Graham Greene’s name is never mentioned during Lior Etziony and Michal Hanuka’s documentary Call For Help, but it’s impossible to watch it without thinking of him. Call For Help is filled with people—Americans—Greene could have written, all unflappable optimism and disastrous good intentions. The film is set during the immediate aftermath of the 2010 earthquake in Haiti, but it could just as well have been set anywhere. Its subject is not specifically what happened in Haiti, but the power vacuum that any catastrophe of that scale creates, and the people who rush to fill it. Haiti after the earthquake no longer has a civil society or socio-political hierarchy. It’s a new frontier, and as any good American knows, frontiers need cowboys.
In this case, the cowboys are the members of the Global Disaster Immediate Response Team (Global DIRT), an ad hoc Non-Governmental Organization created by a baby-faced ex-Marine named Adam. The film opens with Adam and his team transporting two injured children from one hospital to another on a rainy night. Only Global DIRT can do this job; NGOs registered with the U.N.’s Office for the Coordination of Humanitarian Affairs observe a curfew to reduce the risk of kidnappings. As is usual for Adam, he ends up saying more than he means to:
“We’re not an OCHA NGO, so we don’t have a curfew. I kinda grew up really without guidance from parents, so I’ve never really dug that whole thing. So I don’t want the U.N. to be my parents, so we do what we want.”
So far, so good. Even if he seems to be working out some parental issues in Haiti, Global DIRT’s freewheeling style lets the group react more quickly than other organizations, and it’s clearly doing some good. But as the film progresses, it becomes apparent that there’s a dark side to making up the rules as you go. Adam describes their mission as “mass redistribution of aid, food, and medical supplies,” but when asked where the supplies are coming from, he gets cagey. Later, he bluffs and bullies his way onto an airport tarmac—dropping the names of Sean Penn and the president of Haiti, telling officials he’ll have them fired—and loads a truck with crates of fruit cups before the customs officials figure out he’s not supposed to be there.
There was a real problem with humanitarian aid being held up at customs, but there’s cutting through red tape and there’s robbery, and in Call For Help, Global DIRT seems to err on the side of robbery. And kidnapping: Some of the patients they transport have doctors who would just as soon have them stay where they are. Etziony and Hanuka film Adam and his team as they walk in, tell the Haitians they’re doctors, and load the patient into the back of a pickup truck. “If you just act official and carry a stethoscope, people don’t ask too many questions a lot of times,” another member explains.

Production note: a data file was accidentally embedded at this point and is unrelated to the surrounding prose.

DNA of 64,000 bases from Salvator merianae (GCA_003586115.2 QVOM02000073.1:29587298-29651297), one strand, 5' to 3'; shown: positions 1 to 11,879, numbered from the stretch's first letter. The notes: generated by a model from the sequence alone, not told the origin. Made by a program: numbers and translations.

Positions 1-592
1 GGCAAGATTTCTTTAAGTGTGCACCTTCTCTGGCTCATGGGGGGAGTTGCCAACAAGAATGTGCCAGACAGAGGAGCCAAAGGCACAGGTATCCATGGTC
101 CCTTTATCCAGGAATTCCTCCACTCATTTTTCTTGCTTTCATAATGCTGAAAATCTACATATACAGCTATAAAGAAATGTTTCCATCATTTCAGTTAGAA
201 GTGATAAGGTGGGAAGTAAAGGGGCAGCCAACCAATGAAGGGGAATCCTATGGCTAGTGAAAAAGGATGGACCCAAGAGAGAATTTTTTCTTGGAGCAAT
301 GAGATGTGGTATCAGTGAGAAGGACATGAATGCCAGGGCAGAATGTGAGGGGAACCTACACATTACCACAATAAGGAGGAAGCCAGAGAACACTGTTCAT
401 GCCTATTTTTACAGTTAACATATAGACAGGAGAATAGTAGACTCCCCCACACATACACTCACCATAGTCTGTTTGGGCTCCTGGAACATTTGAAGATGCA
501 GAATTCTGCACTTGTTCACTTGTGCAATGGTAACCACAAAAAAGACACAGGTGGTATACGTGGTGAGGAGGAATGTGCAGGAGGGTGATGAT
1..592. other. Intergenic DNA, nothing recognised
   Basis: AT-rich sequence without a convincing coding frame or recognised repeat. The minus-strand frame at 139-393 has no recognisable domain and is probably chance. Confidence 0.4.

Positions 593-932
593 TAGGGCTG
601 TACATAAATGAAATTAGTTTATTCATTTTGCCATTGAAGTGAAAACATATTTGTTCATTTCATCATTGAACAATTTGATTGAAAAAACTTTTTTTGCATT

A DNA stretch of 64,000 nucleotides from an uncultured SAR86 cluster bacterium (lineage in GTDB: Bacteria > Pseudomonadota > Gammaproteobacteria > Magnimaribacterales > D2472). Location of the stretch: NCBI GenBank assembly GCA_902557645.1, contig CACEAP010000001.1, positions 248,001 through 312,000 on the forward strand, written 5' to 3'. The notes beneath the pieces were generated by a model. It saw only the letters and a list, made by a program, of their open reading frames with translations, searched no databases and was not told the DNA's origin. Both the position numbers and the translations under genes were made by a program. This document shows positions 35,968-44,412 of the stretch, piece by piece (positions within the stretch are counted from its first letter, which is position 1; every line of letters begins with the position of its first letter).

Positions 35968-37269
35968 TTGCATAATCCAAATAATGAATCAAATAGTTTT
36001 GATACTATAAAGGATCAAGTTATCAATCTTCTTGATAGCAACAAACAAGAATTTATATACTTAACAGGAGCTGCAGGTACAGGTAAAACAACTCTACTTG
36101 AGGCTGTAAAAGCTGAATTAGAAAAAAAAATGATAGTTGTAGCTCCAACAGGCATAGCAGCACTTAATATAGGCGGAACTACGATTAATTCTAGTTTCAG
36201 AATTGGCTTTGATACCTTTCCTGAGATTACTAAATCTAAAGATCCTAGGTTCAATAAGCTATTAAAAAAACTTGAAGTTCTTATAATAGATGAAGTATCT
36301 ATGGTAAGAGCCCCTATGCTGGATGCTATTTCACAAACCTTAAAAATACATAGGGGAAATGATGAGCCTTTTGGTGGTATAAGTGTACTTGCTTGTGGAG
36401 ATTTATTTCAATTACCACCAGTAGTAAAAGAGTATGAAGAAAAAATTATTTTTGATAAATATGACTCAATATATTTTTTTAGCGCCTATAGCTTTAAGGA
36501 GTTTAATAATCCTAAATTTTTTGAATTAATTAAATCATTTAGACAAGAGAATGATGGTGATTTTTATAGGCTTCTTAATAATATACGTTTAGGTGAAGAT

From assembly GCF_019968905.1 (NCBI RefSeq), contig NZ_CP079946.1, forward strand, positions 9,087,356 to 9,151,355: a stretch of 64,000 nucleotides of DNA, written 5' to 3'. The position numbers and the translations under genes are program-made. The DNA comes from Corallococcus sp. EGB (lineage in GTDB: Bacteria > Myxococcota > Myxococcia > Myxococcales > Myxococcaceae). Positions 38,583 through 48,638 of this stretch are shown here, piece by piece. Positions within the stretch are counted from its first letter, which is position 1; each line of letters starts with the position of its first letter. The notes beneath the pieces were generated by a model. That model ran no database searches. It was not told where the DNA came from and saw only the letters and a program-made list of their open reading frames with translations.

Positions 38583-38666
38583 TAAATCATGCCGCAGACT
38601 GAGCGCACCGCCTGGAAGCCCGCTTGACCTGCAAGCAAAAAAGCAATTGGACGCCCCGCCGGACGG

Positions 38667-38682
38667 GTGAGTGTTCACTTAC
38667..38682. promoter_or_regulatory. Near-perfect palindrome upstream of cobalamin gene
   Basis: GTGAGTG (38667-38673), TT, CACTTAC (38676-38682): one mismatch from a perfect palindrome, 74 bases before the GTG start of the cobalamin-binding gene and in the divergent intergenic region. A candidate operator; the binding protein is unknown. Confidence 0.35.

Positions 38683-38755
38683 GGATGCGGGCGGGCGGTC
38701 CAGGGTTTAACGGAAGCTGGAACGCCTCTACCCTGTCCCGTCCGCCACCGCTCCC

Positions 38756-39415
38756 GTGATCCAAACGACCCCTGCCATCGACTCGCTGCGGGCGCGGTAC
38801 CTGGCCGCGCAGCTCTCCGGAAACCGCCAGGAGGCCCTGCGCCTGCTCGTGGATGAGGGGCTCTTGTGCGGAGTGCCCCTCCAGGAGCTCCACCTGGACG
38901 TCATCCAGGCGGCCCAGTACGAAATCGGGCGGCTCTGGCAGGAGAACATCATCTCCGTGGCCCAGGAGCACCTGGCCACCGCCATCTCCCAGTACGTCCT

Of course, that’s half of the appeal: The post-disaster chaos creates a world where acting official is enough to grant real authority. Etziony and Hanuka are as interested in the sorts of people who are attracted to this sort of vacuum as they are in Global DIRT’s exploits. The film tracks several members of the team; virtually everyone seems to be running from something in their life back home, whether it’s a stifling relationship, troubled home lives, substance abuse, or simply no real sense of direction. In Haiti, not only do they not have to follow any rules, they’re suddenly high-status: “People ask us for help that wouldn’t even look twice at us at home,” another Global DIRT member explains.
It’s rich territory, and Etziony and Hanuka manage to make both the film’s action sequences and its interviews compelling and interesting. But Call For Help drags in its second half, particularly in an interlude back in the States that makes the same point over and over again. And then there are the Haitians. Global DIRT employs locals as translators, mechanics, and security, and the most heartbreaking scenes in the film are the ones where they realize in fits and starts that the organization may not be as legitimate as they were led to believe. So it’s jarring to see sequences like the shots of a street musician (featured twice) that treat the Haitians as essentially local color. But Etziony and Hanuka regain control of the film in its quietly devastating epilogue. There’s another thing about frontiers: They close.